But so much about the film doesn't add up. Even Peter's moment of looking at the reflection in the water and him being "nothing without the suit" was originally a comment about his character and his reckless philosophy. But instead of tapping into that, it's instead used as a rote unphilosophical mantra that allows him to be able to push the rocks up now just because he pushes real hard. It certainly feels triumphant, particularly because we just saw him be weak, but it doesn't actually make sense to the overall lesson, theme, or philosophy. So the metaphor being aimed for just falls apart. And they all keep falling apart. Going back to Vulture, the scene where he opens the door and there's our bad guy/GF's dad plays like fucking gangbusters, right? As does the subsequent scene in the car (Keaton is really fantastic). This is crisp-as-hell dramatic and works perfectly in terms of building the foundation for the bad guy/GF dad's metaphor... But when it comes to all the ensuing plot, especially for the questions of morality and how it plays into the larger relationships? It just starts getting so messy and unclear. It leaves me to make jokes like "oh, it's about that time in all our lives where you have to put your girlfriend's dad in jail and you couldn't tell her about it, because that's what high school romance is all about?" I joke, but it reminds me of how Jenny Nicholson compares these sorts of plots to Antigone "because there isn't a clear equivalence in our society for the struggles faced by the protagonist." And the culmination of our Vulture story certainly qualifies for that. Again, I'm not saying that you need to create realistic plotting (it's a movie about a mutant spider boy), but the parallel has to be clear and the intended theme must rocket through.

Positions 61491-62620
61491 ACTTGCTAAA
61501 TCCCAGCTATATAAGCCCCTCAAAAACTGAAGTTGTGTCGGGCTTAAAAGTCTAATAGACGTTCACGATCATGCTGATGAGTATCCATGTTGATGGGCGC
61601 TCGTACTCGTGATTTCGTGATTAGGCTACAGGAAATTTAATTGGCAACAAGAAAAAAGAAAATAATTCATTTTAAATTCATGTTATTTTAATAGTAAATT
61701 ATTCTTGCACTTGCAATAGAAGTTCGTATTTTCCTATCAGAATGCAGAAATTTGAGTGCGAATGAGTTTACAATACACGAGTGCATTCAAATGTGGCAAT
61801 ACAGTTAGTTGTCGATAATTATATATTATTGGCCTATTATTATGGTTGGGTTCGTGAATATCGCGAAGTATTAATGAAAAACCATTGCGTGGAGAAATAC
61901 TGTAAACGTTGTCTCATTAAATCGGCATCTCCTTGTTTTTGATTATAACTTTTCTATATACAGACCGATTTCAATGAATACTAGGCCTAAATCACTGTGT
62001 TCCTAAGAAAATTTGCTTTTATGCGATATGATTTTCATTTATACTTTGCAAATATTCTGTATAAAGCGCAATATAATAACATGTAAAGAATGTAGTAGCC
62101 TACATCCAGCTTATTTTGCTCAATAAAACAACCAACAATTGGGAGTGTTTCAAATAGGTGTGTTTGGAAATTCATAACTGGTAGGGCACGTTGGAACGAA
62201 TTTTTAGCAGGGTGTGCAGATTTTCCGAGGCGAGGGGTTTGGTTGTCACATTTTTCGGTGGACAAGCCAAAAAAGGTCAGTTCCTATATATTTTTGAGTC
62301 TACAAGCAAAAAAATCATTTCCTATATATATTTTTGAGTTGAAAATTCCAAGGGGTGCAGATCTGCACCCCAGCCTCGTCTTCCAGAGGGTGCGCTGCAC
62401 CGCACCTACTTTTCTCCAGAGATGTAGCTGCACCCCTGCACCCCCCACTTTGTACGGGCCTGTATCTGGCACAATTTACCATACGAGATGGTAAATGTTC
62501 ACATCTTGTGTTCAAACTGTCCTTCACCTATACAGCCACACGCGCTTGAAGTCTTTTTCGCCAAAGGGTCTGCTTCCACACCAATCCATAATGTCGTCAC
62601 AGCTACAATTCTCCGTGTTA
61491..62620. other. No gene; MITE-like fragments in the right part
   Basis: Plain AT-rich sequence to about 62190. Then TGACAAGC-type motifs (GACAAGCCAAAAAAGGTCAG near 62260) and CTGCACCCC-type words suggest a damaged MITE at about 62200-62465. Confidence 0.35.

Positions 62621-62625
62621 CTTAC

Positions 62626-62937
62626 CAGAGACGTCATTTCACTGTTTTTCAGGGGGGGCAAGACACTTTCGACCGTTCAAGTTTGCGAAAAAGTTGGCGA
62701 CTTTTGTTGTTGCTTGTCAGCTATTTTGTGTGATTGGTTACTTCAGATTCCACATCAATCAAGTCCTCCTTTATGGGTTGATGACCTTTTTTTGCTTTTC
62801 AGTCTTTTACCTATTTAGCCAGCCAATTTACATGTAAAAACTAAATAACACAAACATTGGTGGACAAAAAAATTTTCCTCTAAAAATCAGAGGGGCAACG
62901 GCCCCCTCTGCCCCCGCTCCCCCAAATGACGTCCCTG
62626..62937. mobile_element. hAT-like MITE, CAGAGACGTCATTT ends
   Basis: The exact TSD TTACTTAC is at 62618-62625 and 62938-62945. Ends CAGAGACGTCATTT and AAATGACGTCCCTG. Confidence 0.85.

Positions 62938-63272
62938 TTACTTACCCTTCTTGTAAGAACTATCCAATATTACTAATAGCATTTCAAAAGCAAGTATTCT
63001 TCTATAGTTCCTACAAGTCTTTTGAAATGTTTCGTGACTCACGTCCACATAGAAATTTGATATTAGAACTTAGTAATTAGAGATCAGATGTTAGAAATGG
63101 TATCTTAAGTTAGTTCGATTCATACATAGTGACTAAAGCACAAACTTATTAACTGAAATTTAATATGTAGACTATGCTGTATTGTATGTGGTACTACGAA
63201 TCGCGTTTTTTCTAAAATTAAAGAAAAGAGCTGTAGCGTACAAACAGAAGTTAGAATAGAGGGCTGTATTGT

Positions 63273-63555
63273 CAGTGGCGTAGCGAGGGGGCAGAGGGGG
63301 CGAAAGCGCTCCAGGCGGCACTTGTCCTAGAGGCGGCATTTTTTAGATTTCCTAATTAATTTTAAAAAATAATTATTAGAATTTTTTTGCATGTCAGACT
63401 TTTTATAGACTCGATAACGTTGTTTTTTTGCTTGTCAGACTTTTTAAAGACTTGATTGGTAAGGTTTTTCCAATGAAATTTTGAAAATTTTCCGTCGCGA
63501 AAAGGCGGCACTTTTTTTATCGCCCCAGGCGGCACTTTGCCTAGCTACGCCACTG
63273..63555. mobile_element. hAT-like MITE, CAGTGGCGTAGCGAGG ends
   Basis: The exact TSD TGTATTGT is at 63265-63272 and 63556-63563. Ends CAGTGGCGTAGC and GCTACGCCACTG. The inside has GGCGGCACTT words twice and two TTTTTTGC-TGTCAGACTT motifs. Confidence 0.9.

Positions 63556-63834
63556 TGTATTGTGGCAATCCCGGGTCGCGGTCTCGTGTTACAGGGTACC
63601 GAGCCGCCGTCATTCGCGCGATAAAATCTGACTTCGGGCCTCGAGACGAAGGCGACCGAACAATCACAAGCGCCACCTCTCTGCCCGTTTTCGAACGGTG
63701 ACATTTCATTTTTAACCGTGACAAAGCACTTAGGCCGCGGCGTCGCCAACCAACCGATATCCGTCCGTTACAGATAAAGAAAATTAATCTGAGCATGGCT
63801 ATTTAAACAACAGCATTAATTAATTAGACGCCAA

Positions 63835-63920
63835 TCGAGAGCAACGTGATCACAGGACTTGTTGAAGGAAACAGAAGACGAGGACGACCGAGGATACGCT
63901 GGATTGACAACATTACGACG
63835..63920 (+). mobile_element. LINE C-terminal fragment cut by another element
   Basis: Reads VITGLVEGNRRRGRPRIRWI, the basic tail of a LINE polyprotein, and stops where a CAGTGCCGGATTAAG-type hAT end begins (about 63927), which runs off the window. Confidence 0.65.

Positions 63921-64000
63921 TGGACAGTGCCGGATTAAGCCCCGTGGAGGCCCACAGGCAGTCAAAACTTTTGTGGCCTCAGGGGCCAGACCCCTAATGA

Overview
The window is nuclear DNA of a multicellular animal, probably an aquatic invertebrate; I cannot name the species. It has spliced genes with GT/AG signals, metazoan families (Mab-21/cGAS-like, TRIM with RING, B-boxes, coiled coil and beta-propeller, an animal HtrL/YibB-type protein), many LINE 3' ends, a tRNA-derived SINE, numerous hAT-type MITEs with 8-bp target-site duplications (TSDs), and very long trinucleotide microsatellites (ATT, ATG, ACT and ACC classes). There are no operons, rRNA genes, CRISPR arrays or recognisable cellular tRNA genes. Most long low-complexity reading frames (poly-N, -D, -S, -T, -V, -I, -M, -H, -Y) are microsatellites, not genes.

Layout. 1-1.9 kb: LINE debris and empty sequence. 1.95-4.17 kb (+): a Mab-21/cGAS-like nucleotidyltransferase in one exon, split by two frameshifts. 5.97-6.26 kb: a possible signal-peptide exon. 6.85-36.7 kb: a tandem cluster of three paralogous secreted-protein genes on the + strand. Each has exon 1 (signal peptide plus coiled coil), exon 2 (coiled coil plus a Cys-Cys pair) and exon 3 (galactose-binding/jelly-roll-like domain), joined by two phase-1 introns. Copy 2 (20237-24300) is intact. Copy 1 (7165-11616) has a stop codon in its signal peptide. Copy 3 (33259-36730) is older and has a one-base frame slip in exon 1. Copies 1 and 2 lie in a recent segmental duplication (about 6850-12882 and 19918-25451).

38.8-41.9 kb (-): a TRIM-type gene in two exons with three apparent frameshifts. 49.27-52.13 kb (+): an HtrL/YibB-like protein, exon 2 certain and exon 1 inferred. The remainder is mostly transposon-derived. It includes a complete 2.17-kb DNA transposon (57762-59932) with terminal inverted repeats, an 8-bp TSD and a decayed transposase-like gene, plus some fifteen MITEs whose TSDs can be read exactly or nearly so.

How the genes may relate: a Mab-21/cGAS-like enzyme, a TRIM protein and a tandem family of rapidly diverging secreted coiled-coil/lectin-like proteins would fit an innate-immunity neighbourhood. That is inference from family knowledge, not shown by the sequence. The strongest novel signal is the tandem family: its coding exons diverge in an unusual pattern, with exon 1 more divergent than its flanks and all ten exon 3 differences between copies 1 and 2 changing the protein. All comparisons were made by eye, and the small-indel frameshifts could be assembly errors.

That's where these movies always break down.